Documentary filmmakers, Bollywood celebrities, strategists, funders, broadcasters and thought leaders from around the world gathered in Mumbai from February 16 – 19 to celebrate the power of stories and storytelling. The week began with a Global Symposium on Gender in Media, hosted by Geena Davis Institute on Gender in Media, FICCI Ladies Organization (FLO) – the Women’s Wing of the Federation of Indian Chambers of Commerce & Industry (FICCI) – in partnership with Independent Television Service (ITVS) and Women and Girls Lead Global (WGLG), then segued to a three-day film festival that showcased stories on diverse themes such as child marriage, women’s empowerment, sexual abuse, girl’s education, and economic independence.
On the opening day of the festival and symposium, panel discussions on ‘Media and Social Impact’ and ‘The Art of Storytelling’ elicited impassioned viewpoints and commitments from eminent panelists. The first panel, moderated by the Representative of UN Women in India, Dr Rebecca Tavares examined the role of film and stories in changing attitude and behaviors on women’s issues. The audience welcomed Bollywood actor, Rahul Bose with thunderous applause when he said, “Before we raise our boys, we must raise our men – that it’s ok to love, to touch, to cook.” Rahul Bose will be working with WGLG India on a Public Service Announcement encouraging men and boys in India to lead the way to a violence-free society.
At the Art of Storytelling panel, noted Indian film actress and director, Nandita Das left a room full of activists and storytellers with a statement to reflect on, “When patriarchy is subtly portrayed in films, it is even more difficult to fight against. We are made up of what we see”, hinting at the need for telling stories with a gender-sensitive lens.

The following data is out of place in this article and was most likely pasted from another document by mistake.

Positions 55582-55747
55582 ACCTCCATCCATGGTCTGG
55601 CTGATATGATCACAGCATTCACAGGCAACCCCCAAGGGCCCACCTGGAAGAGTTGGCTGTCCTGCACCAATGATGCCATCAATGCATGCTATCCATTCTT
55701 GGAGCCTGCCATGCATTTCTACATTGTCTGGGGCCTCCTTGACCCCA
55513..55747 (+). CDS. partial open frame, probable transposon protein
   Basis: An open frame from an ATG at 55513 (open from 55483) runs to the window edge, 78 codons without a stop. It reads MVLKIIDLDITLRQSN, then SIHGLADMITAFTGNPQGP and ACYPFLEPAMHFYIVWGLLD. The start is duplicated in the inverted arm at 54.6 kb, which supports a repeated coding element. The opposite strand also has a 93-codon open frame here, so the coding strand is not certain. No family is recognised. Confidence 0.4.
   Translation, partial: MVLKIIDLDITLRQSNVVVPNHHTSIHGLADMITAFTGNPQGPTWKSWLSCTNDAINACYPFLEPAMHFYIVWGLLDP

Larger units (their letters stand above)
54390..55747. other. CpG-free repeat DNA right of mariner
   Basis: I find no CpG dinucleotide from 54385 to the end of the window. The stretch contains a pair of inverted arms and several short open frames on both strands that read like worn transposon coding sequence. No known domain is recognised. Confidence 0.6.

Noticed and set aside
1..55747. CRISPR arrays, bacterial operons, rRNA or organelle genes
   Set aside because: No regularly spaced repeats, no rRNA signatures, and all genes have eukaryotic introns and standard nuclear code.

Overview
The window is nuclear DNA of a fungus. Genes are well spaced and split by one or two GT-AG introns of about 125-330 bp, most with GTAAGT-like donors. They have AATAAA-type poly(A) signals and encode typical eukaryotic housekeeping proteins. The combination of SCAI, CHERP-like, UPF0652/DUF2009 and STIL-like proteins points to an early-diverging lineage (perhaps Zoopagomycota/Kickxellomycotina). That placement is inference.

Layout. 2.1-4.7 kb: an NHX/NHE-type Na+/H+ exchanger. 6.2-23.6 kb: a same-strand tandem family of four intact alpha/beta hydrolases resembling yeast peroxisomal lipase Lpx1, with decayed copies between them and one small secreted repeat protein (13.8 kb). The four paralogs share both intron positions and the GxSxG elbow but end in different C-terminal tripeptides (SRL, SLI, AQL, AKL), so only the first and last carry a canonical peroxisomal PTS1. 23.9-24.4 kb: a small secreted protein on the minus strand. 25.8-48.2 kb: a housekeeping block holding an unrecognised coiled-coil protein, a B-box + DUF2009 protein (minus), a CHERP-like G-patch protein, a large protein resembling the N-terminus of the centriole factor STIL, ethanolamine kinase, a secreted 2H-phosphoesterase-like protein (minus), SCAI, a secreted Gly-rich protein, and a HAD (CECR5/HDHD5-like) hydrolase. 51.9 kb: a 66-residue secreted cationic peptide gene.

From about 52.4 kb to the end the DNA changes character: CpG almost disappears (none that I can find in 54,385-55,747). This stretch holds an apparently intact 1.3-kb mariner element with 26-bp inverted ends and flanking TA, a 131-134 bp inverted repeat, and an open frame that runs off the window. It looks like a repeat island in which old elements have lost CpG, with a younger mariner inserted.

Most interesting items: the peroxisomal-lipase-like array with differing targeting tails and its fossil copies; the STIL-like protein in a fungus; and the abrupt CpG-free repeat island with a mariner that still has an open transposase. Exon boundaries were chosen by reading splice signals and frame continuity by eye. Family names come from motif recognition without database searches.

The 1st annual FICCI-FLO Film Festival gave WGLG the opportunity to screen eight films from the Women of the World series. Every screening was followed by a dynamic discussion, where the audience were keen to learn about the impact our films are making on the ground. Following the screening of No Problem! Six Months with Barefoot Grandmamas, Jackie Shroff, who ruled the Hindi cinema in the 90’s as a romantic superstar, made a commitment to advocate for women’s empowerment in a discussion with audience and filmmaker, Yasmin Kidwai.
Films weren’t the only attraction at the FLO Festival. WGLG India Country Engagement Coordinator Abhishek Srivastava and his team led an interactive workshop for a crowd of budding filmmakers, media professionals, NGO workers and corporate representatives to demonstrate the way our unique three-film model is bringing about substantial changes in the lives of women and girls across the country. CEO of Yes Foundation, Prerana Langa acknowledged our work as ‘ground-breaking and inspirational, especially with men and boys’.
The entire week was infused with the spirit of the film Thelma and Louise – depicted on the screen on opening day holding hands, flying away, out of the world, completely free, conveying one unifying sentiment: revolutionary women and their powerful stories always trigger emotions of hope, perseverance and a revolution within. So let us commit to invest in such stories and storytellers.